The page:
Marketers, 80 Percent of Pinterest Users Are Female. Is Your Brand There?

Pinterest, the incredibly popular online bulletin board/scrapbook/inspiration organizer now has more than 11 million unique monthly users. And according to recent numbers from Internet-monitoring firm comScore, it has more than doubled its audience over the past six months.

So, who’s using it? You guessed it. WOMEN. Eighty percent of Pinterest users are female and they are spending more time on there than Twitter, LinkedIn and Google+ combined.

The rapid growth can certainly be attributed somewhat to a higher acceptance of social networks now. But keep in mind, there are thousands of new startups in the social arena. What makes Pinterest different? As noted in an article on Mashable, CEO and co-founder of Pinterest, Ben Silbermann said, “the growth has been organic: People would join, become proud of their collections and show it to their friends.” (what women want)

And according to CNN Tech, Silberman said the site will soon roll out new profile pages that have been redesigned to look “more beautiful” and to display users’ influencers more prominently.

Women are flocking to Pinterest and the infographic below reveals just how powerful it is, but more importantly, the opportunities it offers brands. 

80% Pinterest Users are Women

Stephanie Holland is President and Executive Creative Director for 
Holland + Holland Advertising,Birmingham, AL. Working in an industry that is dominated by men, she is one of only 3% of the female creative directors in the country. Stephanie works mostly with male advertisers, helping them successfully market to women. Subscribe to She-conomy by Email

Auburn University Is Getting An Education in Social Media

As social networks continue to grow on a daily basis, one thing remains constant:

Expectations for transparency and honesty are on the rise.

Marketers, please keep in mind:
Apologies and/or explanations are more forgiving than cover-ups.

Auburn University and Gus Malzahn, Auburn’s Offensive Coordinator are likely going to find this out – the hard way Kristi Malzahn, wife of Gus Malzahn, is the subject of a video that went viral a few days ago. Kristi Malzahn spoke at the Summit, a Christian conference, on Oct. 6. and was promoted to speak about “her passion for Christ, through authentic and intentional living in the wonderful world of coaching football.”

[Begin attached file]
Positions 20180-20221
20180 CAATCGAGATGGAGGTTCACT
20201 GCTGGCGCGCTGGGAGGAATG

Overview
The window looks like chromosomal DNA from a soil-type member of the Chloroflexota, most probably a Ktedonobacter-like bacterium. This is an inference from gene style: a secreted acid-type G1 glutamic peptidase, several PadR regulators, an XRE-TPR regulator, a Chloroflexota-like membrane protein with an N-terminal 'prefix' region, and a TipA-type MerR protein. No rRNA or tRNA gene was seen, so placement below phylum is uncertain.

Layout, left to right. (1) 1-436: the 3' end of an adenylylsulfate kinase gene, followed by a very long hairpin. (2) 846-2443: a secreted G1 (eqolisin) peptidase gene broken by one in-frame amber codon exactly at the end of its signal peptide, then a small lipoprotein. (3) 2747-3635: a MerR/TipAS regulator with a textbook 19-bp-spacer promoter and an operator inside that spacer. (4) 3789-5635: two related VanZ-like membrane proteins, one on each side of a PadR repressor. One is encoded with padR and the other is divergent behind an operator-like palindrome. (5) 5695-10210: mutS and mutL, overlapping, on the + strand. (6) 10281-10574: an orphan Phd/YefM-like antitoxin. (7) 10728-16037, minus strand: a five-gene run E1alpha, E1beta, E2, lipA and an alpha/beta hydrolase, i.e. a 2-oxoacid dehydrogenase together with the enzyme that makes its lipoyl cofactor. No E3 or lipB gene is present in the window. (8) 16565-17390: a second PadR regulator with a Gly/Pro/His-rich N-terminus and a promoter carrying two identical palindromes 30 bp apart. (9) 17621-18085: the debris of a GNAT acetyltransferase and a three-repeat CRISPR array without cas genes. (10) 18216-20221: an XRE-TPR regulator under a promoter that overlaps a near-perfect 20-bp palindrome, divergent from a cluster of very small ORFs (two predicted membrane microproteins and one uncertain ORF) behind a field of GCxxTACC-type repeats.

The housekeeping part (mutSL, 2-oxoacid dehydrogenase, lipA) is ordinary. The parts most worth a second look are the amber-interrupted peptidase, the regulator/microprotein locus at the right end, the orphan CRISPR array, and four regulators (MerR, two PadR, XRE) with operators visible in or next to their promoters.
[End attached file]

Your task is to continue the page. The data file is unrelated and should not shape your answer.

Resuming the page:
The interview, we can only assume, did NOT go as planned.

The Summit originally posted the video on their site, however, it was removed a few days ago with no explanation. This has led to speculation and even more intense ridicule. And since the Summit had no qualms about posting the video in the first place, it would be easy to jump to the conclusion that there has been pressure from either the Malzahn family or the Auburn family to have it removed, as it represents both poorly.

So, what was so bad?
In her 30-minute interview, Kristi Malzahn covers the gamut from raising serious concerns with Auburn’s recruiting practices to saying that 18-22 year old kids are not the most intelligent people out there. She calls Auburn fans, “freaking nuts,” states that Gene Chizik, Auburn’s head football coach, did not want Cam Newton, refers to the National Championship as the State Championship and even begrudges Lou Holtz for his lisp.

CLEARLY, something is desperately wrong here. So, simply address it. Explain that she had a bad day, or she took the wrong medication or maybe she forgot to take her medication. Anything. The public is forgiving of mistakes – but not cover-ups or trying to sweep it under the rug. Which is exactly what someone is doing. There seems to have been an all-out effort to remove everything short of Kristi Malzahn’s vocal chords.

Within the past few days: